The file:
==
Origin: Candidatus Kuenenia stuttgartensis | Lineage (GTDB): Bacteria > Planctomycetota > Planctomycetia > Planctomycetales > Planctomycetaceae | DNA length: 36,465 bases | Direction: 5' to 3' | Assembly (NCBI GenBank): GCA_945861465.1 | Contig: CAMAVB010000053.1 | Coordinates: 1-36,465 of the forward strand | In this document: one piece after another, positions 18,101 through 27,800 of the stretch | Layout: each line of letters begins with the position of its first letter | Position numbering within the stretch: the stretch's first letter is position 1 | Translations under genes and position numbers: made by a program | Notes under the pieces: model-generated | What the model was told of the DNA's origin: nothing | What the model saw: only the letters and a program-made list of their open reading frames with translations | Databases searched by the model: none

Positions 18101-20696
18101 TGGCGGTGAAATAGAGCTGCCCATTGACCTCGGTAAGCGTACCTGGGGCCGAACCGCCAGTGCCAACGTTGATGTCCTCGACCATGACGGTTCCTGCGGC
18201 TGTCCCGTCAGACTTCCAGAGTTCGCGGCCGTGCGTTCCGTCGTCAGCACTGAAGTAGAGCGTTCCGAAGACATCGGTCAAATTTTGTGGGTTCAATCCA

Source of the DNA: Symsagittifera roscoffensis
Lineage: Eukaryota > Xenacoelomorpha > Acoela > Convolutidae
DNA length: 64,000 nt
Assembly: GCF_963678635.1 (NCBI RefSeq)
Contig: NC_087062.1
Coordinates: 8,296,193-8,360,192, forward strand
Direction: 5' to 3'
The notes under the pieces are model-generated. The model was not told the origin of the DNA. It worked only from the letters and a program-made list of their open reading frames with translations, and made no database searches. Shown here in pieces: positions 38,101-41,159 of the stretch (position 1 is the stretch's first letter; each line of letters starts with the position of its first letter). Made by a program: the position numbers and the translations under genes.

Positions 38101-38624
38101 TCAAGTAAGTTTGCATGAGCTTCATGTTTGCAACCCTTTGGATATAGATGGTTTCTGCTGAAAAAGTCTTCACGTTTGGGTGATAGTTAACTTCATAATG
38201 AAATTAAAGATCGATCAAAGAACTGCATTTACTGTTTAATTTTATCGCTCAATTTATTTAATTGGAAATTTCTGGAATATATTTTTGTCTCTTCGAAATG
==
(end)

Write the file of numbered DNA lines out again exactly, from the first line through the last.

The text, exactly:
Origin: Candidatus Kuenenia stuttgartensis | Lineage (GTDB): Bacteria > Planctomycetota > Planctomycetia > Planctomycetales > Planctomycetaceae | DNA length: 36,465 bases | Direction: 5' to 3' | Assembly (NCBI GenBank): GCA_945861465.1 | Contig: CAMAVB010000053.1 | Coordinates: 1-36,465 of the forward strand | In this document: one piece after another, positions 18,101 through 27,800 of the stretch | Layout: each line of letters begins with the position of its first letter | Position numbering within the stretch: the stretch's first letter is position 1 | Translations under genes and position numbers: made by a program | Notes under the pieces: model-generated | What the model was told of the DNA's origin: nothing | What the model saw: only the letters and a program-made list of their open reading frames with translations | Databases searched by the model: none

Positions 18101-20696
18101 TGGCGGTGAAATAGAGCTGCCCATTGACCTCGGTAAGCGTACCTGGGGCCGAACCGCCAGTGCCAACGTTGATGTCCTCGACCATGACGGTTCCTGCGGC
18201 TGTCCCGTCAGACTTCCAGAGTTCGCGGCCGTGCGTTCCGTCGTCAGCACTGAAGTAGAGCGTTCCGAAGACATCGGTCAAATTTTGTGGGTTCAATCCA

Source of the DNA: Symsagittifera roscoffensis
Lineage: Eukaryota > Xenacoelomorpha > Acoela > Convolutidae
DNA length: 64,000 nt
Assembly: GCF_963678635.1 (NCBI RefSeq)
Contig: NC_087062.1
Coordinates: 8,296,193-8,360,192, forward strand
Direction: 5' to 3'
The notes under the pieces are model-generated. The model was not told the origin of the DNA. It worked only from the letters and a program-made list of their open reading frames with translations, and made no database searches. Shown here in pieces: positions 38,101-41,159 of the stretch (position 1 is the stretch's first letter; each line of letters starts with the position of its first letter). Made by a program: the position numbers and the translations under genes.

Positions 38101-38624
38101 TCAAGTAAGTTTGCATGAGCTTCATGTTTGCAACCCTTTGGATATAGATGGTTTCTGCTGAAAAAGTCTTCACGTTTGGGTGATAGTTAACTTCATAATG
38201 AAATTAAAGATCGATCAAAGAACTGCATTTACTGTTTAATTTTATCGCTCAATTTATTTAATTGGAAATTTCTGGAATATATTTTTGTCTCTTCGAAATG